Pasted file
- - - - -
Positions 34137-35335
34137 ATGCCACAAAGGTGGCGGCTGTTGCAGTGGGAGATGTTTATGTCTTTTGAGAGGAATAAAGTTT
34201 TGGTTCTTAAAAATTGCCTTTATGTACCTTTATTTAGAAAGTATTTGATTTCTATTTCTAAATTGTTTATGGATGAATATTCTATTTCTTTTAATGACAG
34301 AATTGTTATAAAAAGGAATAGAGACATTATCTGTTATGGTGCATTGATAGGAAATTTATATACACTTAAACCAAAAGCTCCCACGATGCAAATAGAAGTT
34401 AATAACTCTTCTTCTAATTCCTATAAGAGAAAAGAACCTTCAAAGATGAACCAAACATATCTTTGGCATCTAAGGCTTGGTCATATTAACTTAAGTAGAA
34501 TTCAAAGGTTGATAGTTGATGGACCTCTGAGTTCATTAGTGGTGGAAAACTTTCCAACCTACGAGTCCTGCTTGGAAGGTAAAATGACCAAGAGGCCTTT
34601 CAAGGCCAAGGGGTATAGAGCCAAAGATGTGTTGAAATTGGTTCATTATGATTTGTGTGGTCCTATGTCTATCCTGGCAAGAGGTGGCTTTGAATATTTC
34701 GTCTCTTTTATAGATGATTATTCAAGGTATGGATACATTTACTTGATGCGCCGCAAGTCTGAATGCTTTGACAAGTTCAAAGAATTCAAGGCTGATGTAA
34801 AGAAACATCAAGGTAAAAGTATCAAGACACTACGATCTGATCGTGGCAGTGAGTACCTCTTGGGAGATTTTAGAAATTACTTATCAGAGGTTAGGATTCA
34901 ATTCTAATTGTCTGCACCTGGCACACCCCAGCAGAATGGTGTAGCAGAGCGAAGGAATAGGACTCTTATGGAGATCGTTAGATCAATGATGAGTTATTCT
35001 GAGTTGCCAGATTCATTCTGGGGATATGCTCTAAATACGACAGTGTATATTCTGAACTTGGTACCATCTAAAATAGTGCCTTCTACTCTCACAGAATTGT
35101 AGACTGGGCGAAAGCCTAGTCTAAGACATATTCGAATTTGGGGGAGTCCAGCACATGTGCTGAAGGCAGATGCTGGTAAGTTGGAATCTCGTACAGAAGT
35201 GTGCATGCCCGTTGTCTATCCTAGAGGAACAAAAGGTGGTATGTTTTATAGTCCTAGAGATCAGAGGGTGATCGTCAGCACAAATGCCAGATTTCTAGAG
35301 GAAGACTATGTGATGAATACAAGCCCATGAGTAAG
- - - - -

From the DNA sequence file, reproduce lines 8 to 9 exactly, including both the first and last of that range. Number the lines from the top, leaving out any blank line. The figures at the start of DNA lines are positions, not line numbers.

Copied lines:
34701 GTCTCTTTTATAGATGATTATTCAAGGTATGGATACATTTACTTGATGCGCCGCAAGTCTGAATGCTTTGACAAGTTCAAAGAATTCAAGGCTGATGTAA
34801 AGAAACATCAAGGTAAAAGTATCAAGACACTACGATCTGATCGTGGCAGTGAGTACCTCTTGGGAGATTTTAGAAATTACTTATCAGAGGTTAGGATTCA